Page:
Do you think that it is possible to cover the same amount of material in a Moore Method course? I mean, the old definition-theorem-proof method is pretty boring, but it does manage to cover a lot of stuff in a short space of time. (I query how much the students retain in the longer term, however…)
In response to “I query how much the students retain in the longer term, however…”: My endorsement of the Moore Method may be a tad eccentric. I was an art student when I took my first college math which happened to be Topology taught by J.R. Boyd at Guilford using the Texas Method. By the middle of the semester I realized that I got the same creative release from Math as from Art and I switched to a double major of Math and Physics and ended up with a career as a Research Geophysicist. So, you could say the Moore Method changed my life.
That background aside, all I retained from my Topology classes was problem solving ability and confidence. I don’t remember theorems or proofs but what I did retain were the most valuable elements of my college education.
So, your concern is justified. The Moore Method may not be for everyone but for the right students it may be the best gift you could possibly give them.
I assess the students in a variety of ways. I grade homework that they turn in, give exams, and keep track of how presents what at the board (class participation is very important). I also have the class give me feedback on themselves and their classmates. Since a lot of the collaboration is done outside the classroom it is useful to know who is helping and who is just coming along for the ride. (For example, sometimes a student who is quiet in class is a leader outside of class.)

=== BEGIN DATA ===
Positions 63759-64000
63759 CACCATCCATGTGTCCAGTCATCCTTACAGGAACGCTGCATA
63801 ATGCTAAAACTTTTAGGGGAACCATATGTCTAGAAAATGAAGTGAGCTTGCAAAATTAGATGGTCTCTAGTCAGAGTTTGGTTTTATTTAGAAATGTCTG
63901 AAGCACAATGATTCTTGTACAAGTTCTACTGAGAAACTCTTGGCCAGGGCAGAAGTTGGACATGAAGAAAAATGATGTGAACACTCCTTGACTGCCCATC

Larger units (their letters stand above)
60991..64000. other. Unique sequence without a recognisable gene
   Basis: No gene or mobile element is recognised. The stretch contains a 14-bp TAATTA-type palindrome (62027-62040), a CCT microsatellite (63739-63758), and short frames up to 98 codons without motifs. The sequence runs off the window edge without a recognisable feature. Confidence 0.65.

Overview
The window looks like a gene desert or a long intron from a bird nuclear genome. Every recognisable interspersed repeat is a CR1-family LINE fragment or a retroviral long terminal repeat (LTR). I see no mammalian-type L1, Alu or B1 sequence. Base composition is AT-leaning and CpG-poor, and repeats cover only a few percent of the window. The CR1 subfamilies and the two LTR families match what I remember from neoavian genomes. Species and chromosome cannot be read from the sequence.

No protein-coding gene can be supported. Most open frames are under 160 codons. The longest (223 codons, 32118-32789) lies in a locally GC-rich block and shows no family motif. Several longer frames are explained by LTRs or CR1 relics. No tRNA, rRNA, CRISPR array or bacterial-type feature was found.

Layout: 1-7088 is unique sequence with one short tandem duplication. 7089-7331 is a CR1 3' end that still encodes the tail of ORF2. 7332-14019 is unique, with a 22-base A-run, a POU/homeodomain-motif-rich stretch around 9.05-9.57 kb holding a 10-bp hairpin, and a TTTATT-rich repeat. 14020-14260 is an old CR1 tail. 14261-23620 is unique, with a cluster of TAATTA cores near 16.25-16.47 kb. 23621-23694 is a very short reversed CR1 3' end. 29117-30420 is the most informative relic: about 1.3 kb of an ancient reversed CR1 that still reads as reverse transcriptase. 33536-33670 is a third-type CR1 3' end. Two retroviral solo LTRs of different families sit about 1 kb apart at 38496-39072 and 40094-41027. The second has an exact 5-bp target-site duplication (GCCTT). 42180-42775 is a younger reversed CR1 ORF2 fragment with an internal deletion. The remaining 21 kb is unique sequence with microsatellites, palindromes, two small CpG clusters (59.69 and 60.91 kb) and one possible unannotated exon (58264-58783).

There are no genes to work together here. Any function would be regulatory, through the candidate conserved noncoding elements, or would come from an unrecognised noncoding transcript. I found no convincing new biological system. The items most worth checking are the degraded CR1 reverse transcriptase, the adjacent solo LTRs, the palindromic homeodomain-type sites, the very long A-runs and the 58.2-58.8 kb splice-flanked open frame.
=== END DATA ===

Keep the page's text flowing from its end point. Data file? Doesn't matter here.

There is no doubt that we don’t get “as far” in the class as we would in a lecture class. But this is a terminal course here, so that doesn’t matter to much. More importantly, I think they learn a lot about how to think creatively, work independently, learn without having the answers given to them.
I’ve been using DropBox for a while now, including for collaboration. It’s a wonderful tool.
Just be sure to turn off the tray tooltips, or else every time someone recompiles, you’ll get a popup.
Thanks, Jeremy. That’s a good tip. I use a Mac so that probably won’t be an issue for me. It is set up to give notifications using Growl, so I may run into the same problem, but my collaborator has already made a few changes and I haven’t seen anything like that.
Why not use a real version control system, like subversion or darcs or git? There’s a bit of a learning curve, of course, but this is *exactly* what these systems are designed for.
I think you’re right—something like that would be ideal. I’m moderately computer savvy, but I’m not sure I’m up for (or have the correct set-up for) setting something like that up. I’ll put it on my to-do list to investigate it. Thanks.
If you are looking for a business collaboration tool, you should really give LeapFILE Folders a try. Dropbox is a great tool for personal use and sync between computers, however the features are limited when it comes to multiple users collaboration.
LeapFILE Folders integrates directly on your desktop file explorer, you can create and share folders with others, edit, access, and drag and drop files into the folder just like any other folder. However you will also be able to see previous versions, lock a file to indicate to others that you are working on the file, and even receive real time updates and notification to see who is working on what, and what changes have been made.
Our limited public beta is now available, you can learn more on http://www.leapfile.com by clicking on our beta program. Or email me and let me know if there are any other questions! Would love to get your feedback on what you think about our new product! =)